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What is the difference between disability and workers’ comp?

When an injury prevents you from working, you must know how to respond to recover as quickly as possible. You suffered harm but do not know if your injury qualifies for disability insurance or workers’ compensation.

Clear up your confusion with help from Chron. Learn whether to turn to your insurance provider or your employer to get back to work ASAP.

The similarities

After suffering an illness or injury, both workers’ comp and disability insurance offer compensation. Both coverage types vary according to a person’s geographic location and job. Disability insurance and workers’ comp both only pay a percentage of a person’s regular wages. Neither coverage type honors claims stemming from self-inflicted or purposeful harm.

The differences

Workers’ comp only covers illness and injuries sustained on the clock while an employee tends to standard job duties. Employers bear responsibility for paying for workers’ comp coverage, which compensates injured employees for lost wages and medical costs. If an injury or illness sustained off the clock prevents a person from working, she or he can submit a disability insurance claim to receive payments for lost wages. Employees pay for their own disability insurance premiums, not their employer. One major difference between the two coverage types is those who qualify for workers’ comp have an injury expected to improve, not a disability.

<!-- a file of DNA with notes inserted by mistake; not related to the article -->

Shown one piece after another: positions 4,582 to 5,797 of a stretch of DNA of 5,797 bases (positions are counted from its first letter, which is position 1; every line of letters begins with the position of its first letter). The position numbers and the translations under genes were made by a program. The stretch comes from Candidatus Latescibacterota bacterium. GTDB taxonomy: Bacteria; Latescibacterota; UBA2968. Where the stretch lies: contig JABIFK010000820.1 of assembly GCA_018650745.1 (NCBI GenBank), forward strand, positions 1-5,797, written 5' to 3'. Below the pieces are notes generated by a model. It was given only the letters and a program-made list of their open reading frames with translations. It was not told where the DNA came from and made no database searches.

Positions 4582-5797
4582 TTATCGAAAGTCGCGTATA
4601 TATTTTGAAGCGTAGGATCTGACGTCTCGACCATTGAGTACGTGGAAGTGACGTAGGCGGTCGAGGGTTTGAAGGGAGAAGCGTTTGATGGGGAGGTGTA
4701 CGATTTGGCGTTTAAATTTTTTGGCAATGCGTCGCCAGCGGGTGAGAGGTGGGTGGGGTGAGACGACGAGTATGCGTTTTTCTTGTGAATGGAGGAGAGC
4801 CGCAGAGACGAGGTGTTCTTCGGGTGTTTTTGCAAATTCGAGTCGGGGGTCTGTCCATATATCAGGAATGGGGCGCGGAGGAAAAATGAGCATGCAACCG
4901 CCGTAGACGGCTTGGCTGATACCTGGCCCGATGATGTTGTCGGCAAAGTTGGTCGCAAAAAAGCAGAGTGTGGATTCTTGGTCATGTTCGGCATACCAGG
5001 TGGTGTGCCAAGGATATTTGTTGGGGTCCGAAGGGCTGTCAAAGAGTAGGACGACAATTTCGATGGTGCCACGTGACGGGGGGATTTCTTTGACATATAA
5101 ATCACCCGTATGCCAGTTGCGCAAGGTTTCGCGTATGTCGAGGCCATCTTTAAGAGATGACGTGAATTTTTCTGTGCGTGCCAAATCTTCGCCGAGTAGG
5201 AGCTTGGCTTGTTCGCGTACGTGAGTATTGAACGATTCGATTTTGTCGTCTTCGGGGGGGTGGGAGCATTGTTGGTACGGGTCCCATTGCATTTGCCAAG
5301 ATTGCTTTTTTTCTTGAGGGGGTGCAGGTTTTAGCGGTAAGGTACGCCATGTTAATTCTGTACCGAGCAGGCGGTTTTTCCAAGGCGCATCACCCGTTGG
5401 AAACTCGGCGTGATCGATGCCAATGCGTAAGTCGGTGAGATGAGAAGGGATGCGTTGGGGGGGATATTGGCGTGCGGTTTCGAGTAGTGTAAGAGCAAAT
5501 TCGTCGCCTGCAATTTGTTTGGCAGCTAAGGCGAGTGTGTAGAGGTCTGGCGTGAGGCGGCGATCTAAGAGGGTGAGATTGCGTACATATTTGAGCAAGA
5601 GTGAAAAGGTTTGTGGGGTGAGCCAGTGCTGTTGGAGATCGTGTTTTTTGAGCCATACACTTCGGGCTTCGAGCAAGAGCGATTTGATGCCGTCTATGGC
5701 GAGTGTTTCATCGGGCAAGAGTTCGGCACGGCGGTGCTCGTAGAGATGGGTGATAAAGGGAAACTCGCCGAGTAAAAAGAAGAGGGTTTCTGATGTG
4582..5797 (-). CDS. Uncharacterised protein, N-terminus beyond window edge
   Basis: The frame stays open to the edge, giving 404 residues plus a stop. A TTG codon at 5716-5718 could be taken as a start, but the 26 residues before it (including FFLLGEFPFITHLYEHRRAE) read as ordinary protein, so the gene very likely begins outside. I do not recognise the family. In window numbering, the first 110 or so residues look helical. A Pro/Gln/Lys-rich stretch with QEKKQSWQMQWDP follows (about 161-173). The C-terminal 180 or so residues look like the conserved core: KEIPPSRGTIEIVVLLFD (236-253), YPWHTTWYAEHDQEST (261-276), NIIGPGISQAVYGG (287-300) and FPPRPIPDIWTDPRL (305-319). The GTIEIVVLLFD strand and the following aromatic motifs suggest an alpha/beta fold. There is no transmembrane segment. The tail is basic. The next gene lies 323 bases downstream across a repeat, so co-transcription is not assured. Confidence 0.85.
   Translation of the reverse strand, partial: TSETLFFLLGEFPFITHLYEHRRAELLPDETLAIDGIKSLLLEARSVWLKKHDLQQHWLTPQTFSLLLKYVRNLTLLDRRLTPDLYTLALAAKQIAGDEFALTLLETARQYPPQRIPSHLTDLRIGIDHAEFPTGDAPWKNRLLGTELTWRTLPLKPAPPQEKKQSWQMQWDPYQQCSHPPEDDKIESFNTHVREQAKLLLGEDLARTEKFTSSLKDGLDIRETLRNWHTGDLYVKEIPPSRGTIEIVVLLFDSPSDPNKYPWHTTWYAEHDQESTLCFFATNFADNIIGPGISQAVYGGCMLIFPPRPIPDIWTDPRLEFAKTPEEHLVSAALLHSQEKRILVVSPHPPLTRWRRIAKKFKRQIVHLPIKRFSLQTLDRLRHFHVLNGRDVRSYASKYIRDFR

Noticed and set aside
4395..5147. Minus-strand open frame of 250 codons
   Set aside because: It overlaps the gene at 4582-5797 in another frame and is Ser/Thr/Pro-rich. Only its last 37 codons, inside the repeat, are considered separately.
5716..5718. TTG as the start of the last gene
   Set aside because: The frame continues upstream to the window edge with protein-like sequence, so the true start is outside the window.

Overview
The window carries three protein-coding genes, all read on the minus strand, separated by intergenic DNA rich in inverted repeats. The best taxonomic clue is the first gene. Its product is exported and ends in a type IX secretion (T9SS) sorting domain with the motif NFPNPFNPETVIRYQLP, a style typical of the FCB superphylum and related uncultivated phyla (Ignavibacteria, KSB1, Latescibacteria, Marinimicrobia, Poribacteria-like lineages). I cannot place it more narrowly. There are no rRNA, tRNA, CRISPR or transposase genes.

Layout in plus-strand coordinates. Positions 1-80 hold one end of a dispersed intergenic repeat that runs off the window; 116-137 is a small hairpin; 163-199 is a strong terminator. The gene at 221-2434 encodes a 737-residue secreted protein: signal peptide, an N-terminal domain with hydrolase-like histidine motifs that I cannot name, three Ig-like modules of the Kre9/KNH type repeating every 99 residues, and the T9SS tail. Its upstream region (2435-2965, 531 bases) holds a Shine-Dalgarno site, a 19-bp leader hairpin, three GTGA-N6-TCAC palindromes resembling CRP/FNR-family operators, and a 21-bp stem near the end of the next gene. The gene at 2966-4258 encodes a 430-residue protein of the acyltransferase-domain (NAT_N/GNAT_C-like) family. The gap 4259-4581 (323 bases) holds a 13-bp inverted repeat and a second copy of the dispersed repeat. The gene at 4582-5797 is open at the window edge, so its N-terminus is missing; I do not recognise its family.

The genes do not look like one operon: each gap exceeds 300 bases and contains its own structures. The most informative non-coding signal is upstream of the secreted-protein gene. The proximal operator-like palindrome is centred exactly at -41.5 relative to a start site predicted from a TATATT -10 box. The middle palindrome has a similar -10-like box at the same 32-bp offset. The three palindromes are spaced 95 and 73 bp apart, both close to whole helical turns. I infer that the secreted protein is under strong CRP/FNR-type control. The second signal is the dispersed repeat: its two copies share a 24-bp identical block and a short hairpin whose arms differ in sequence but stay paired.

The restrictions

Neither disability insurance nor workers’ comp offer injured persons their full salary. Sometimes disability insurance covers less than half a person’s wages. Workers employed in industries with a high risk of long-term illness or harm may pay extra premiums.

Take quick action when you become ill or injured. Proper knowledge of such matters brings peace of mind.